What is an Open vs Closed Rhinoplasty?
You will see these terms, as well as others, used interchangeably to describe the approach a surgeon may take to operating on a nose.
For example, the open approach is often described as an external approach and the closed approach is often described as an endonasal approach and by some as a scarless Rhinoplasty.
My history with rhinoplasty includes both approaches although after 25 years of performing rhinoplasty I rarely use the open approach any longer. There are advantages and disadvantages to each and I will describe these in detail in this blog.
You can see this difference in greater detail in the illustrations in our book, Rhinoplasty
Everything You Need to Know About Fixing and Reshaping Your Nose, however, I will also describe them here for you.
What is an External or Open Rhinoplasty?
Again, this is an approach used by a surgeon to operate on the nose. The external approach is one whereby the nose is opened, something similar to opening the hood of a car, so you can see the structure of the nose. There is an incision called a marginal incision that goes along the inside of the nostril and crosses the columella which is the area of nose between the nostrils.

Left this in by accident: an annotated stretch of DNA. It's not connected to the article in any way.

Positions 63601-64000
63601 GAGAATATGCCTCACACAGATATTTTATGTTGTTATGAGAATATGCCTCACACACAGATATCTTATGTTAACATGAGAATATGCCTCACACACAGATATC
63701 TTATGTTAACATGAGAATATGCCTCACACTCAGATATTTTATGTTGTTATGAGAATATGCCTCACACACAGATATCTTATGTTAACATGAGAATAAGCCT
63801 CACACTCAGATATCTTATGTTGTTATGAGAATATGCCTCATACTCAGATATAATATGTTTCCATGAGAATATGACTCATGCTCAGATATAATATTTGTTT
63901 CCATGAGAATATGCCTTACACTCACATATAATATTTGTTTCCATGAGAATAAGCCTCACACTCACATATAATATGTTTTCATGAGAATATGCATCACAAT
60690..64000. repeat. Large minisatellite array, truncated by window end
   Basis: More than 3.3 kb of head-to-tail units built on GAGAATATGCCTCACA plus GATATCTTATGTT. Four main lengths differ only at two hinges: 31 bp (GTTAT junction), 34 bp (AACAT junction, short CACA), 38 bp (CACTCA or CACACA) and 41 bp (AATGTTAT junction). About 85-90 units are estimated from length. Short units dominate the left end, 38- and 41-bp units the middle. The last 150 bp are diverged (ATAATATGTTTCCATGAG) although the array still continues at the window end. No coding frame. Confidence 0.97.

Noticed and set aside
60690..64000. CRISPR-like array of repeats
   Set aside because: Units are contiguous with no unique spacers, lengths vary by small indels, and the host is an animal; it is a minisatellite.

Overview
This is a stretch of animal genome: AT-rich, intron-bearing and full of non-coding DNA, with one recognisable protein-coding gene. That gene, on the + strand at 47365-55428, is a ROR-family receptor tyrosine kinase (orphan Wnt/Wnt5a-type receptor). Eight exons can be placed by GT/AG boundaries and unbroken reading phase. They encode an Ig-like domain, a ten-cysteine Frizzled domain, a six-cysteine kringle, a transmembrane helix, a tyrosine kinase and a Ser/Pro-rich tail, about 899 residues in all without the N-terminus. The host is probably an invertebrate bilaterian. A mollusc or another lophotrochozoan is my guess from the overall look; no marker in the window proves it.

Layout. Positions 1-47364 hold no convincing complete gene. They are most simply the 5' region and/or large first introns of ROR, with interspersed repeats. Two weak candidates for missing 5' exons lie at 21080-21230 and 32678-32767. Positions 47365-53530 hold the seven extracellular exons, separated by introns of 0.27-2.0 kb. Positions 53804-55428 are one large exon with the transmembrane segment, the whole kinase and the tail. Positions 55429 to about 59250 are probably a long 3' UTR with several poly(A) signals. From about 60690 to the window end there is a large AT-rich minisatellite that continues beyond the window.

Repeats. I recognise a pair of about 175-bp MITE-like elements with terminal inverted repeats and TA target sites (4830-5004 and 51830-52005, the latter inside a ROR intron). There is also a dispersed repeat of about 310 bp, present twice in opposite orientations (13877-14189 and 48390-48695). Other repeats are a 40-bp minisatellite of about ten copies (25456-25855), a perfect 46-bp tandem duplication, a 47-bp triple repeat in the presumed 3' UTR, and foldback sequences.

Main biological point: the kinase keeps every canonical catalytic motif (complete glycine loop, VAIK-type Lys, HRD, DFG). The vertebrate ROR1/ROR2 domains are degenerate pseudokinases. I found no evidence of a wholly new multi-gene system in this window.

This incision allows the surgeon to open the nose by lifting up the skin and the underlying tissue so that they can directly view the cartilage and underlying bony structure of the nose. This often assists the surgeon in operating on the nose since reducing cartilage or framework as well adding cartilage or framework can also be done under direct vision – meaning they can view the external nose directly – and then sutured into place.
Surgeons will often use cartilage grafts to rebalance and shape the nose as well as removing cartilage. For example, if someone has a droopy tip and a bump on nose, cartilage can be removed in the area of the bump and structure and cartilage can be added with a couple of different graphs like a tip graph and a strut which is placed between the lower lateral cartilages of the nose to fix the droopy tip.
What is Closed/Endonasal or Scarless Rhinoplasty?
The closed or endonasal approach to rhinoplasty is an approach that uses incision that are placed on the inside of the nose thereby giving it the term scarless rhinoplasty. In other words, there are no external incisions that can be viewed by the surgeon or the casual observer. Through the incisions placed on the inside of the nose, I am able to create an optical cavity whereby fiber optics, good visualization and magnification allow me to see the inside of the nose including the cartilage, the bone, and the other soft tissue (often modified and changed in rhinoplasty) to leave a more satisfactory, aesthetically pleasing profile. I am also able to do the tip work in the nose more precisely with less trauma.
The Good and Not So Good Effects of Open Rhinoplasty.